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Omicron expected to cause delays to non-emergency number, Police Scotland says

By John Davidson

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Emergency 999 calls will always be prioritised, Police Scotland said.
Emergency 999 calls will always be prioritised, Police Scotland said.

Police are warning that there may be longer waiting times for 101 calls due to the rise in coronavirus cases linked to the Omicron variant.

Police Scotland said it was taking all necessary steps to protect the emergency 999 and non-emergency 101 services in response to the increasing levels of Covid.

The 999 emergency service is prioritised at all times but, the force says, due to the significant effects of the Omicron virus, the public should be aware to expect longer waiting times for 101 calls to be answered.

Police Scotland said it has well-established plans in place to ensure resilience for 999 and 101 services and measures are in place to ensure demand can be met within its contact centres.

Assistant Chief Constable Alan Speirs said: “The new Omicron Covid variant is having a significant effect on the country and Police Scotland is included in that.

“We, like any other organisation, are dealing with a large number of absences due to the high transmissibility of Omicron. However, I would like to reassure people that the 999 and 101 service is here and is ready to assist as we face this new challenge in the pandemic.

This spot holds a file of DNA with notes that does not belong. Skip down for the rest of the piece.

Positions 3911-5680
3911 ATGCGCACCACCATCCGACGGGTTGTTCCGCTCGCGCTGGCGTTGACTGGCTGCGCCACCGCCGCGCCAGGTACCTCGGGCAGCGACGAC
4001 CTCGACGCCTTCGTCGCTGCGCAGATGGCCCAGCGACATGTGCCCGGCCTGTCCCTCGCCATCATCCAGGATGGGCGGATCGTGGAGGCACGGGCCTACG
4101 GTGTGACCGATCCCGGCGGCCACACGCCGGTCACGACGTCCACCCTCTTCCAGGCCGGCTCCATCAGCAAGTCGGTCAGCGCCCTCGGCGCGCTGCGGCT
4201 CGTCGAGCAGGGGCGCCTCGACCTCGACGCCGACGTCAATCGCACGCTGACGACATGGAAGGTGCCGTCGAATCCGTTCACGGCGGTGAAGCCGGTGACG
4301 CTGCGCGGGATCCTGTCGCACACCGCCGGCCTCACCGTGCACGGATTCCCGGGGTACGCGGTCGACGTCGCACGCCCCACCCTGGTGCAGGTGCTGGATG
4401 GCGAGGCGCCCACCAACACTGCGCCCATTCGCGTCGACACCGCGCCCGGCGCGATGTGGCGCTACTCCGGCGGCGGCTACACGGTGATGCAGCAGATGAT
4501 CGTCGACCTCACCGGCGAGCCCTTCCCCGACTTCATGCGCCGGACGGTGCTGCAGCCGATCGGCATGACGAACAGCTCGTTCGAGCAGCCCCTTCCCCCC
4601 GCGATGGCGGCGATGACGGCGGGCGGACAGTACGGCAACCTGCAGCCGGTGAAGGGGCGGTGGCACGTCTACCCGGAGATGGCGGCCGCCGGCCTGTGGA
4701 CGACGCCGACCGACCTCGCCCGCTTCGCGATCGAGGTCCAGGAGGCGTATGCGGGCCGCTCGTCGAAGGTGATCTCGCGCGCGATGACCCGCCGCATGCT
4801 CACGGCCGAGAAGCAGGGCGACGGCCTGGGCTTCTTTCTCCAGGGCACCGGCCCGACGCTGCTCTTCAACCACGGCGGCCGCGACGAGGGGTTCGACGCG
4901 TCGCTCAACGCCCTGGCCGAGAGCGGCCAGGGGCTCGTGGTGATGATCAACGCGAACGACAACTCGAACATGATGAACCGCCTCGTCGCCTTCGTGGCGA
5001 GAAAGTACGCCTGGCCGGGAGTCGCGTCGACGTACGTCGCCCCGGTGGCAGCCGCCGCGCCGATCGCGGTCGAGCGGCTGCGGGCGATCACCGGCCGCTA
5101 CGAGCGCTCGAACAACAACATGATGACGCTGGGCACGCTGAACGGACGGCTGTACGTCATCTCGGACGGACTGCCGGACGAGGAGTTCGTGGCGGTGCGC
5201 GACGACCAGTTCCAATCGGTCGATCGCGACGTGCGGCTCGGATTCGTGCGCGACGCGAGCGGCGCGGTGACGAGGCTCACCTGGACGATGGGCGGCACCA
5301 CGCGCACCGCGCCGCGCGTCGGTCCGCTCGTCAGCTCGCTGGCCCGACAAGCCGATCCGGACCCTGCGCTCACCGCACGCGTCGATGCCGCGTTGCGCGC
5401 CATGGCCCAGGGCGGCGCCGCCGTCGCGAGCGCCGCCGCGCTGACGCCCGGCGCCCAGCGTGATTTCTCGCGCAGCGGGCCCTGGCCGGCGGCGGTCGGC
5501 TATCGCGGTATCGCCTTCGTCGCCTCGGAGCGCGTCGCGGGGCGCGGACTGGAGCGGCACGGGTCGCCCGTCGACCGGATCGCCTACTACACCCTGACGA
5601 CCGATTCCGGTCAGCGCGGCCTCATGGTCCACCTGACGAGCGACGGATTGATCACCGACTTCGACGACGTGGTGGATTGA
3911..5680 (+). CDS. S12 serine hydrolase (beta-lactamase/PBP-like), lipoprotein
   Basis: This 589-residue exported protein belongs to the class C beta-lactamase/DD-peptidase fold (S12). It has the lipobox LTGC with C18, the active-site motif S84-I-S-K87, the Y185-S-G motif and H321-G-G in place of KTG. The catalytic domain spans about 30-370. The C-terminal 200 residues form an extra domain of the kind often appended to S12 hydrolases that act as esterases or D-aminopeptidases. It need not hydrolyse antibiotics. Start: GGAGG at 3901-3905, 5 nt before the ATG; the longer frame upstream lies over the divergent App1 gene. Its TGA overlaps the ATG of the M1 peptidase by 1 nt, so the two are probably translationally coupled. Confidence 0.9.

“We are taking all steps necessary to protect these critical services and we will continue to prioritise our critical 999 emergency calls to ensure we can assist those who need us most, as quickly as possible.

“However, we also need to make people aware that the serious effects of Omicron is likely to impact our non-emergency 101 service. This means there will be longer waiting times for those calls to be answered.

“We have robust plans in place to maintain staffing levels throughout our contact centres to protect the 999 service.

“I want to emphasise that if you dial 999 for assistance, we will always respond. However, I would urge everyone to play their part by following guidance on the use of 999 and 101 services.

“The 999 number is for emergencies only and should be used to call for urgent police assistance when there is an immediate danger to life or safety, or if a serious crime is happening right now.

“Non-urgent issues can also be reported online using the Contact Us form on the Police Scotland website.

“However, policing, so often the service of first and last resort, will never step away from those who are in crisis. So please, if you need us, call us.”

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